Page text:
Summary of Assessing the Macroeconomic Impact of Structural Reforms: The Case of Italy

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Assessing the Macroeconomic Impact of Structural Reforms: The Case of Italy summary
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International Monetary Fund economists Lusine Lusinyan and Dirk Muir studied the impact of a wide range of economic reforms on Italy’s economy. Their report showcases simulations and reflects Muir’s work as an IMF researcher specializing in modeling. This combination of academic case studies and the IMF’s Global Integrated Monetary and Fiscal (GIMF) modeling predicts improvement in Italy’s economic growth rate given a comprehensive package of reforms. The caveat is that Italy must implement reforms quickly and effectively. All models have their limitations, and this one is no exception; important issues such as restrictive professional services, the dynamics of hiring and firing policies, and the reforms’ impact on energy prices, are “only approximate.” The report also doesn’t address the “unofficial,” underground Italian economy. getAbstract recommends this research to anyone who is doing business in Italy or who is curious about how a low-performing euro-zone nation really could turn things around.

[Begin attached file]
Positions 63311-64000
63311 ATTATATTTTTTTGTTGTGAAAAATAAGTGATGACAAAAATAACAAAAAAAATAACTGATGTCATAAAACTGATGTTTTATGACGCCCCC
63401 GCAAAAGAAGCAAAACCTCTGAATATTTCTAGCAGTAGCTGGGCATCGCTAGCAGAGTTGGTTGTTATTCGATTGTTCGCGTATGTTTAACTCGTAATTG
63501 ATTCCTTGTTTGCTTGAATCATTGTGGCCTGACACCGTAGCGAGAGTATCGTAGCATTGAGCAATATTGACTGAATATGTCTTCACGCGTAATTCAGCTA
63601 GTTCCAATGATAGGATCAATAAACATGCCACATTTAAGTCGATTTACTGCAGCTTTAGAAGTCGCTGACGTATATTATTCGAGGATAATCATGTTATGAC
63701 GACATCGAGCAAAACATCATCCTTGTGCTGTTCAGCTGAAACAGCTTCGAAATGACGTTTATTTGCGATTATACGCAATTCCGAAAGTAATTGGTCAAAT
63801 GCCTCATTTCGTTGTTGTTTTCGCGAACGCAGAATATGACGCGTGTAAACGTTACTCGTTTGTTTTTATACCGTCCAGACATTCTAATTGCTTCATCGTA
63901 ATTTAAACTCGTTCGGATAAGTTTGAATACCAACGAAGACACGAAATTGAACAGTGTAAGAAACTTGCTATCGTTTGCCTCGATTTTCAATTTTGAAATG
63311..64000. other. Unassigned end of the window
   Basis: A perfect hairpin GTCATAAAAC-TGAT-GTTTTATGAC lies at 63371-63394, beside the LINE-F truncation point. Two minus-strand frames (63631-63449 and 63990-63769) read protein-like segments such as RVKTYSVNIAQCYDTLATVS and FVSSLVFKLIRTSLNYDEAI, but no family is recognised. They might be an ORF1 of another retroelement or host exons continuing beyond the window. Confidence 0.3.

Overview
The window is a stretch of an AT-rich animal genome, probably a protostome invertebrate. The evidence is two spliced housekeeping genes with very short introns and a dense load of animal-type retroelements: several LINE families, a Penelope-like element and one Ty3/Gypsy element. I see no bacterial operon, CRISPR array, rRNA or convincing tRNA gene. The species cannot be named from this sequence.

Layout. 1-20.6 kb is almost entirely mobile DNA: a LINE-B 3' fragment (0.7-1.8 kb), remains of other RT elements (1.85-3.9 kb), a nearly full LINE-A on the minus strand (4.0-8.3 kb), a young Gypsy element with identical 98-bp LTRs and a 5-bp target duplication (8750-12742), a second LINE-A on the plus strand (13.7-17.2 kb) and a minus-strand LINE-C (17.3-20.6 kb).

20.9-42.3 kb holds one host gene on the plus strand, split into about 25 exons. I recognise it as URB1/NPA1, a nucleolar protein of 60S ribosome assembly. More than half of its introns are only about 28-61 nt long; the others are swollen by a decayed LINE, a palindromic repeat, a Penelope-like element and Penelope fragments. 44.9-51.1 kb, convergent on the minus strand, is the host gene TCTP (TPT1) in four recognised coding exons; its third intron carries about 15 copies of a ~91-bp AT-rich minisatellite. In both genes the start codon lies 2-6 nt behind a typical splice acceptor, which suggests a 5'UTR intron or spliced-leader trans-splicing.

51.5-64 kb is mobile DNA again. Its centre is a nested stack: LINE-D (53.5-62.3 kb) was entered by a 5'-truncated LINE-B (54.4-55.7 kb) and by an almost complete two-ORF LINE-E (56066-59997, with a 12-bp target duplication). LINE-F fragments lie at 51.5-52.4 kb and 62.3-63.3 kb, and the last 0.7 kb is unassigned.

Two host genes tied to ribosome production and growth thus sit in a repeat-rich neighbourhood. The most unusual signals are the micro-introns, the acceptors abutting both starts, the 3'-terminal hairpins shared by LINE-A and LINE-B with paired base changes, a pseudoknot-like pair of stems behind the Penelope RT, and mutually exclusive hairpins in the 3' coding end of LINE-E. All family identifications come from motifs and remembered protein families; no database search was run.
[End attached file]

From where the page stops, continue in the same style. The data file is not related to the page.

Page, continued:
About the Authors

Lusine Lusinyan and Dirk Muir are economists and researchers with the International Monetary Fund.



Economic Reforms

Italy’s growth is low compared to its peers among other nations. Even so, Italy’s economy has several strengths: Households make ends meet, private debt is low and private savings are high. Public debt appears alarmingly excessive, although the public sector’s “large assets” partially offset this problem.

The country’s deficit is low compared to those of other southern members of the euro zone. Italy is not among the leaders in high-value exports, but its exports are diversified. Despite this balance of strengths and weaknesses, Italy’s average growth has been less than 0.5% over the past 10 years, less than half that of the core EU and G7 nations. Recently, even these minimal levels of growth have faded or become negative. If Italy doesn’t act, it will experience zero growth in the coming years.

The problems facing the Italian economy are deep-seated and widespread. They include “limited competition” due to inflexible regulations that increase costs. Companies in Italy find it difficult to grow and move up the skill chain. Efficiency is low, and innovation is restricted. “Labor market rigidities” include poor levels of education and low participation...

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